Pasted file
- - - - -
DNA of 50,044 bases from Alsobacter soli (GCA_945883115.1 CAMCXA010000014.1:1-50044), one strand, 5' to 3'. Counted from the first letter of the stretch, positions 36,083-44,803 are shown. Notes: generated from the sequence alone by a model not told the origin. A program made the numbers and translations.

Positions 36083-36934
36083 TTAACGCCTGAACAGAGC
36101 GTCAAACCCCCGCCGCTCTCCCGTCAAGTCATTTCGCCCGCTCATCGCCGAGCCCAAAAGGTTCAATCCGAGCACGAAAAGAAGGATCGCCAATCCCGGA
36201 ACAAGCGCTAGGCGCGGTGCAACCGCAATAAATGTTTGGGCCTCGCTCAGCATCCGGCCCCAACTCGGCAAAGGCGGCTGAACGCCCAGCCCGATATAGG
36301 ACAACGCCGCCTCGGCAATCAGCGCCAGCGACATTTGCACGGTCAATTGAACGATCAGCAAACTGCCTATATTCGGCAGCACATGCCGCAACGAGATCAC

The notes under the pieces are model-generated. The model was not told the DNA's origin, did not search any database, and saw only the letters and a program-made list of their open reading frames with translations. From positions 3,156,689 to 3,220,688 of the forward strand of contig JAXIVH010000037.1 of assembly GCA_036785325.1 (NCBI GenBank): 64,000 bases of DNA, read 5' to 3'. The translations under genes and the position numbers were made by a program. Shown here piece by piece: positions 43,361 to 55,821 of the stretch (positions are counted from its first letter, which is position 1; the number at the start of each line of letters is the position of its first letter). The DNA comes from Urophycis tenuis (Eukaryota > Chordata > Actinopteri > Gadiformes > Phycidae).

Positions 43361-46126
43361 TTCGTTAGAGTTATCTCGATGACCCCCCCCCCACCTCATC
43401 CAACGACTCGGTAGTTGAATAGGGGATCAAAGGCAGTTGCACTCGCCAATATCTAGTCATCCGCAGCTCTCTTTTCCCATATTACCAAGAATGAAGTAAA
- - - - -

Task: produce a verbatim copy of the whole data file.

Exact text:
DNA of 50,044 bases from Alsobacter soli (GCA_945883115.1 CAMCXA010000014.1:1-50044), one strand, 5' to 3'. Counted from the first letter of the stretch, positions 36,083-44,803 are shown. Notes: generated from the sequence alone by a model not told the origin. A program made the numbers and translations.

Positions 36083-36934
36083 TTAACGCCTGAACAGAGC
36101 GTCAAACCCCCGCCGCTCTCCCGTCAAGTCATTTCGCCCGCTCATCGCCGAGCCCAAAAGGTTCAATCCGAGCACGAAAAGAAGGATCGCCAATCCCGGA
36201 ACAAGCGCTAGGCGCGGTGCAACCGCAATAAATGTTTGGGCCTCGCTCAGCATCCGGCCCCAACTCGGCAAAGGCGGCTGAACGCCCAGCCCGATATAGG
36301 ACAACGCCGCCTCGGCAATCAGCGCCAGCGACATTTGCACGGTCAATTGAACGATCAGCAAACTGCCTATATTCGGCAGCACATGCCGCAACGAGATCAC

The notes under the pieces are model-generated. The model was not told the DNA's origin, did not search any database, and saw only the letters and a program-made list of their open reading frames with translations. From positions 3,156,689 to 3,220,688 of the forward strand of contig JAXIVH010000037.1 of assembly GCA_036785325.1 (NCBI GenBank): 64,000 bases of DNA, read 5' to 3'. The translations under genes and the position numbers were made by a program. Shown here piece by piece: positions 43,361 to 55,821 of the stretch (positions are counted from its first letter, which is position 1; the number at the start of each line of letters is the position of its first letter). The DNA comes from Urophycis tenuis (Eukaryota > Chordata > Actinopteri > Gadiformes > Phycidae).

Positions 43361-46126
43361 TTCGTTAGAGTTATCTCGATGACCCCCCCCCCACCTCATC
43401 CAACGACTCGGTAGTTGAATAGGGGATCAAAGGCAGTTGCACTCGCCAATATCTAGTCATCCGCAGCTCTCTTTTCCCATATTACCAAGAATGAAGTAAA